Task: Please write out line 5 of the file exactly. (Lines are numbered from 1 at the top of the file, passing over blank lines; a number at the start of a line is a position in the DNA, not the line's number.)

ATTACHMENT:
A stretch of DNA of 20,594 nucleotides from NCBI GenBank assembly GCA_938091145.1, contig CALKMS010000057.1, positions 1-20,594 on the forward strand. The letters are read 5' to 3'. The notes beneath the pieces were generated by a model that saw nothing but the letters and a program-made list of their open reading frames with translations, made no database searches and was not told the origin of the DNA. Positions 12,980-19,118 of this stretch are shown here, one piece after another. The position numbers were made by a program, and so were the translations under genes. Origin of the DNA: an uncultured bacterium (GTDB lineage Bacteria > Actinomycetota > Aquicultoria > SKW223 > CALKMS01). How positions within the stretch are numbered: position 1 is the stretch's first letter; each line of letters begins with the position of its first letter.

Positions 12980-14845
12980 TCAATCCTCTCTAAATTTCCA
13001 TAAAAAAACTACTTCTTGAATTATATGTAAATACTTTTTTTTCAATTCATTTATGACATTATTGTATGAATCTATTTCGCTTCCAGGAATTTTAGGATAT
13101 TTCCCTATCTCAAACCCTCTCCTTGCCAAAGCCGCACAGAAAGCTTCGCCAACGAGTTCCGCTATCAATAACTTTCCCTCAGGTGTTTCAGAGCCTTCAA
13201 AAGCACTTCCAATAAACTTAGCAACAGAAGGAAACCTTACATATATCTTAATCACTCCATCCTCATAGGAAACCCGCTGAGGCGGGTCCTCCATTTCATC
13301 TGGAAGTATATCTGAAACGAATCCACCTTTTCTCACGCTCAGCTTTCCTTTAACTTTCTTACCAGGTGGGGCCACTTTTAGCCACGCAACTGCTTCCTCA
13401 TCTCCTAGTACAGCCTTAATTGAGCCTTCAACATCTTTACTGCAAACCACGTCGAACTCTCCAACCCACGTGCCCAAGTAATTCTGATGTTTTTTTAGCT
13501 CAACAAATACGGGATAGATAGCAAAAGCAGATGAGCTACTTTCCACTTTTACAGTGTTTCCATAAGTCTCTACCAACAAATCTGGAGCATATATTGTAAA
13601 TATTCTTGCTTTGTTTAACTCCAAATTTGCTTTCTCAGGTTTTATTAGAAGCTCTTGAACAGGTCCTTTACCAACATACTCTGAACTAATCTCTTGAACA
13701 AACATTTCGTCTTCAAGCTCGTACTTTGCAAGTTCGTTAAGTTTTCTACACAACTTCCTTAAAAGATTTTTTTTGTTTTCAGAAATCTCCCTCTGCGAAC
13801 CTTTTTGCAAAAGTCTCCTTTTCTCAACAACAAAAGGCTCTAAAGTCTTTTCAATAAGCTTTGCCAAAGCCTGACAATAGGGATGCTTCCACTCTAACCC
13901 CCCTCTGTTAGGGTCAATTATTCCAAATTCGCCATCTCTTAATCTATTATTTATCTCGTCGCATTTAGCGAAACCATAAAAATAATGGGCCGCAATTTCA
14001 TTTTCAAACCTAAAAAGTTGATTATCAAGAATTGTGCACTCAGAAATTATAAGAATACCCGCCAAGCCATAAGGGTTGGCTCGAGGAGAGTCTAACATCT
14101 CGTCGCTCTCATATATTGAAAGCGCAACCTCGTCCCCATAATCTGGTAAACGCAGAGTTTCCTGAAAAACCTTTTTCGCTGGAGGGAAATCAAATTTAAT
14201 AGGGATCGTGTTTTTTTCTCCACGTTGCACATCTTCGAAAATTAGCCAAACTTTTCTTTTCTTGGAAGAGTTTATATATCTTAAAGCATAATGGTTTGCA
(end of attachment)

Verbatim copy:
13101 TTCCCTATCTCAAACCCTCTCCTTGCCAAAGCCGCACAGAAAGCTTCGCCAACGAGTTCCGCTATCAATAACTTTCCCTCAGGTGTTTCAGAGCCTTCAA